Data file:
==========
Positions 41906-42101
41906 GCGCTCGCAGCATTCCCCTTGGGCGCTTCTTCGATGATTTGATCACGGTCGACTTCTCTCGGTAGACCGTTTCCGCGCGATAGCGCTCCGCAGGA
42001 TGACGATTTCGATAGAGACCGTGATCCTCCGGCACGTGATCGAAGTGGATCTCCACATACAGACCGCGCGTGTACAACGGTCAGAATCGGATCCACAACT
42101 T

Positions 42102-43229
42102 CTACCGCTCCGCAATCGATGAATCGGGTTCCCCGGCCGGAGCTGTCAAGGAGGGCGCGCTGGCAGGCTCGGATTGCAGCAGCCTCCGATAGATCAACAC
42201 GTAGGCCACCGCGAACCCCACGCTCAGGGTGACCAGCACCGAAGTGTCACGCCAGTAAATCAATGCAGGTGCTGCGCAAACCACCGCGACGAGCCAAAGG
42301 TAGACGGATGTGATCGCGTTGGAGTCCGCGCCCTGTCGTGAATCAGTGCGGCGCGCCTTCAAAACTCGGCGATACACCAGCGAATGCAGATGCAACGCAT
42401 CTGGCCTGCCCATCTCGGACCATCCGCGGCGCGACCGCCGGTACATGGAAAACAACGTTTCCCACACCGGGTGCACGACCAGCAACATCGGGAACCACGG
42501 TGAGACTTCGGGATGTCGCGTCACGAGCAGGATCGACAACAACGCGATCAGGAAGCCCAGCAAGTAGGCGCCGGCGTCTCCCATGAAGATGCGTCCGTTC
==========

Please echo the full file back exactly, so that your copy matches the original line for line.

Positions 41906-42101
41906 GCGCTCGCAGCATTCCCCTTGGGCGCTTCTTCGATGATTTGATCACGGTCGACTTCTCTCGGTAGACCGTTTCCGCGCGATAGCGCTCCGCAGGA
42001 TGACGATTTCGATAGAGACCGTGATCCTCCGGCACGTGATCGAAGTGGATCTCCACATACAGACCGCGCGTGTACAACGGTCAGAATCGGATCCACAACT
42101 T

Positions 42102-43229
42102 CTACCGCTCCGCAATCGATGAATCGGGTTCCCCGGCCGGAGCTGTCAAGGAGGGCGCGCTGGCAGGCTCGGATTGCAGCAGCCTCCGATAGATCAACAC
42201 GTAGGCCACCGCGAACCCCACGCTCAGGGTGACCAGCACCGAAGTGTCACGCCAGTAAATCAATGCAGGTGCTGCGCAAACCACCGCGACGAGCCAAAGG
42301 TAGACGGATGTGATCGCGTTGGAGTCCGCGCCCTGTCGTGAATCAGTGCGGCGCGCCTTCAAAACTCGGCGATACACCAGCGAATGCAGATGCAACGCAT
42401 CTGGCCTGCCCATCTCGGACCATCCGCGGCGCGACCGCCGGTACATGGAAAACAACGTTTCCCACACCGGGTGCACGACCAGCAACATCGGGAACCACGG
42501 TGAGACTTCGGGATGTCGCGTCACGAGCAGGATCGACAACAACGCGATCAGGAAGCCCAGCAAGTAGGCGCCGGCGTCTCCCATGAAGATGCGTCCGTTC